– st2000
    Commented Jul 6, 2017 at 23:50

1 Answer 1


This answer provides full details on choosing "good" combinations of hardware and software serial ports. To summarize:

  • Use the HardwareSerial port (i.e., Serial) for one of the devices. You can still use it for debug prints, as long as the device has some kind of command "format". For example, if commands start with "AT", just make sure that none of your debug prints start with "AT". It is the absolute best choice. You would have to disconnect RX pin 0 from the device in order to upload new sketches over USB.

  • Use AltSoftSerial for the other device. It is the most efficient software serial port, and it can be used at the same time as Serial. It only works on two specific pins.

  • NeoSWSerial is the next best choice, at limited baud rates. It can be used with the above choices, but transmitting on NeoSWSerial prevents them from receiving.

  • SoftwareSerial is the worst choice. Receiving or transmitting on SoftwareSerial prevents all of the above from receiving anything. It disables interrupts for long periods of time.

UPDATE - Here is the most reliable configuration:

enter image description here

Your code will have something like this:

#include <AltSoftSerial.h>
AltSoftSerial BT; // 8 is RX, 9 is TX

#define WIFI Serial  // 0 is RX, 1 is TX (disconnect 0 to upload new sketch)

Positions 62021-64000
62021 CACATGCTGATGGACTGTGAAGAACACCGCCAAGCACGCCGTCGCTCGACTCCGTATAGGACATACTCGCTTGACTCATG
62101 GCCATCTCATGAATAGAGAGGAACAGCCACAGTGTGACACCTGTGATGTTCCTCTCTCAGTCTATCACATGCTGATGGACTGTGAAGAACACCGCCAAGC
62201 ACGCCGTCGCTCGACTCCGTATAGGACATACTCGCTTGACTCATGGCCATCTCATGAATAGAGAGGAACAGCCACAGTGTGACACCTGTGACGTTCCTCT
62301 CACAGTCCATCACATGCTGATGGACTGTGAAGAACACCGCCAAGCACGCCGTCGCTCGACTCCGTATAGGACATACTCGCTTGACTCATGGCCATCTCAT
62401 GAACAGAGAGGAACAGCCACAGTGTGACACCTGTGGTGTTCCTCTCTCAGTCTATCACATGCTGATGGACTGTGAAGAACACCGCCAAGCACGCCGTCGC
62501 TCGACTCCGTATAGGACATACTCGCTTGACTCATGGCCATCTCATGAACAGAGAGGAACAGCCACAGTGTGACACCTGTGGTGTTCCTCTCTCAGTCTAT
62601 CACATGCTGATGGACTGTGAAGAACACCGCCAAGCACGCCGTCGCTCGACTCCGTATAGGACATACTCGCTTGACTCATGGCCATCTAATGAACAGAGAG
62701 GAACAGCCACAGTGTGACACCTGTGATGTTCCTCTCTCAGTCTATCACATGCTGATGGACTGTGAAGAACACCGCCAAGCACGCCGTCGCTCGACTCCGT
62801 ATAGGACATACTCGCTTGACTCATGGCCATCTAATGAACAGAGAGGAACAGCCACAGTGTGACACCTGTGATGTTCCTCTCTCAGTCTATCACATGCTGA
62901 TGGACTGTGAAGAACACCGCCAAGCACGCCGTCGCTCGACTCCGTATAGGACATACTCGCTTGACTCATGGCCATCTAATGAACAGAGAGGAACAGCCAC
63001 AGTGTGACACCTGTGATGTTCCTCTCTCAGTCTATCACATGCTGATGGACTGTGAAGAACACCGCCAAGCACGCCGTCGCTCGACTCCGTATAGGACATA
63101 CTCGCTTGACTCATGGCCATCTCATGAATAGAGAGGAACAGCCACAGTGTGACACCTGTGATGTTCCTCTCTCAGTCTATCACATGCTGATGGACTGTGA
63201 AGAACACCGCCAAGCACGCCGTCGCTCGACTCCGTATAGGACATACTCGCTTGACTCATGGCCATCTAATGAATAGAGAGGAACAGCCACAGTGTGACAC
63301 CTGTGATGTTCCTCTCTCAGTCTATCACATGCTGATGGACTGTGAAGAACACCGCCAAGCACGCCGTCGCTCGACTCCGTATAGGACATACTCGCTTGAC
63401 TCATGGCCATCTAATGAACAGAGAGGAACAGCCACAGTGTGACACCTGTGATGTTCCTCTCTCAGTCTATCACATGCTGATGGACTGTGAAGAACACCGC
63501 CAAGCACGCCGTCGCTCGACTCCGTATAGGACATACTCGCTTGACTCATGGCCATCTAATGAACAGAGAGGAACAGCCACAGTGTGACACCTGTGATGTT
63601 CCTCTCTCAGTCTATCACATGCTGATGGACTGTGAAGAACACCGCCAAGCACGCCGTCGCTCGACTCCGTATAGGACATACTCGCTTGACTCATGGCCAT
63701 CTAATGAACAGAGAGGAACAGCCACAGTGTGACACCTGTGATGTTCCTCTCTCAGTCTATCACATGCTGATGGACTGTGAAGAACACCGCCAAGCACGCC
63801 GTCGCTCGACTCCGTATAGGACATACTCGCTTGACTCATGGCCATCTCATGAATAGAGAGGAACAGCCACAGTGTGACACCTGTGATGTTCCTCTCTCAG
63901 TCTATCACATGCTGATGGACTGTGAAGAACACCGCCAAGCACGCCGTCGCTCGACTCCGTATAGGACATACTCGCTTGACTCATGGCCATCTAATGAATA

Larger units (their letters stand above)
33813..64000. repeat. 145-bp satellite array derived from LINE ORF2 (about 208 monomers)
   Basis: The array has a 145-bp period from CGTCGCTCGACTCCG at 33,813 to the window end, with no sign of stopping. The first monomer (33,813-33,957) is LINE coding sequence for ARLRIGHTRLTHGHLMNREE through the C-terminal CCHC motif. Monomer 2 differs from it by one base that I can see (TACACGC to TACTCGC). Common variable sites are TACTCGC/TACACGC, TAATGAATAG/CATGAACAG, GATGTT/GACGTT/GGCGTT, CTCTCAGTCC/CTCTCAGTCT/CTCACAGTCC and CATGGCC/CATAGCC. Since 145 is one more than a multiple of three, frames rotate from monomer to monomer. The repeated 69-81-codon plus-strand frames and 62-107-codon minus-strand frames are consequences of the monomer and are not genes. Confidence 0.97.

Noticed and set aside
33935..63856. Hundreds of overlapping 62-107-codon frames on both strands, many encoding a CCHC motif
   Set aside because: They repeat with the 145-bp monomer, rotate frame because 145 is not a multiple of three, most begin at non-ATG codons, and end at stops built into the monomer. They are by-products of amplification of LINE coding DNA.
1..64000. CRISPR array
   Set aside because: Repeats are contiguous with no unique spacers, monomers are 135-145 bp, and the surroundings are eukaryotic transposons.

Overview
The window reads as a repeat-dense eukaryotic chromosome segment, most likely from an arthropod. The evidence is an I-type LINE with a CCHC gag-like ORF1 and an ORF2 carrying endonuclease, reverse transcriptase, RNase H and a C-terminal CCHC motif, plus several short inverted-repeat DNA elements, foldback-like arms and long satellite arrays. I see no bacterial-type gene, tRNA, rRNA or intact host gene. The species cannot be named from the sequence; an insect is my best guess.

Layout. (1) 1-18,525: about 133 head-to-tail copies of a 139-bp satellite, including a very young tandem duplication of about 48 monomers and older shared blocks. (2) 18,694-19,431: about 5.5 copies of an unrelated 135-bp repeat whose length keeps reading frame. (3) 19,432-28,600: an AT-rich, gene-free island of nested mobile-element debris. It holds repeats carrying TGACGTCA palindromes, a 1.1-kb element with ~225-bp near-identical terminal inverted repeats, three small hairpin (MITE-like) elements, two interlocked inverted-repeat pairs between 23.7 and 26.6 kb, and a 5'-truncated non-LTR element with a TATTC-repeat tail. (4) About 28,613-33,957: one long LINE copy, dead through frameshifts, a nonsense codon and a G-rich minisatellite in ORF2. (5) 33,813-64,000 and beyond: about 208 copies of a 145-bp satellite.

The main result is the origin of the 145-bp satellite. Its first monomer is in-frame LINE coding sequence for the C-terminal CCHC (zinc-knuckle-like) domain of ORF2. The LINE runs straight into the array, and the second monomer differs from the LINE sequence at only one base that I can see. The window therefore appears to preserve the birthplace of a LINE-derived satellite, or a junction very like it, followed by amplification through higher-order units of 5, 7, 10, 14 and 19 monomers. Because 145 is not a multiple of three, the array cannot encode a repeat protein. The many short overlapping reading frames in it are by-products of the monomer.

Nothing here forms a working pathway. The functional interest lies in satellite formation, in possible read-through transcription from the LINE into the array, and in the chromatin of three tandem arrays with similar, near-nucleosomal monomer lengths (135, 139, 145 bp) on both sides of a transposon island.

void setup()
  WIFI.begin( 115200 );
  BT.begin( 9600 );

void loop()
  if (BT.available) {
    char c = BT.read();
    // do something with the character
       ... save them until '\n' arrives?
         ... then parse some values?

    if (values all received) {
      Serial.print( F("Sending values") ); // this is the WIFI port, but
          //  the ESP8266 ignores this debug print because it doesn't
          //  start with "AT".

      WIFI.println( F("AT+ ...") ); // all the AT commands
      WIFI.print( btValue1 );    // and the BT values
  • Thanks for the replies @slash-dev. If I understand correctly, using NeoSWSerial I would be able to receive data on the BT serial and transmit it towards the WIFI module over the WIFI serial simultaneously. Am I right or not?
    – Filippo
    Commented Jul 7, 2017 at 8:36
  • And if so, is there a guide or a tutorial on NeoSWSerial? Thanks again!!
    – Filippo
    Commented Jul 7, 2017 at 8:59
  • @Filippo, so you're ignoring the two best choices? <sigh> You would have to create a NeoSWSerial instance with a RX pin for the BT TX, and a TX pin for the WIFI RX. Right now, you can only transmit and receive simultaneously with the one NeoSWSerial that is "listening". You could make another instance for the WIFI TX/BT RX. Just like SoftwareSerial, NeoSWSerial can only listen to one pin at a time. Srsly, use AltSoftSerial (pins 8 & 9) with Serial (pins 0 & 1) to avoid all these issues.
    – slash-dev
    Commented Jul 7, 2017 at 14:22
  • @Filippo, there is no "tutorial" for NeoSWSerial, because it is a drop-in replacement for Serial or SoftwareSerial. Some extra info at the NeoSWSerial github page. All these libraries are available from the Arduino IDE Library Manager, under the menu Sketch -> Include Library -> Manage Libraries....
    – slash-dev
    Commented Jul 7, 2017 at 14:26
  • Already found either github page or library into the Arduino IDE, thanks @slash-dev. I am trying to understand the test sketch in to the NeoSWSerial library in order to apply it into my project. But, since I am nquite new to Arduino, could you explain ti tom me a little bit, please? I have an Arduino UNO, so I got no Serial1, Serial2, ecc. ports. How can I apply your library to the scenario in the picture below?
    – Filippo
    Commented Jul 7, 2017 at 14:53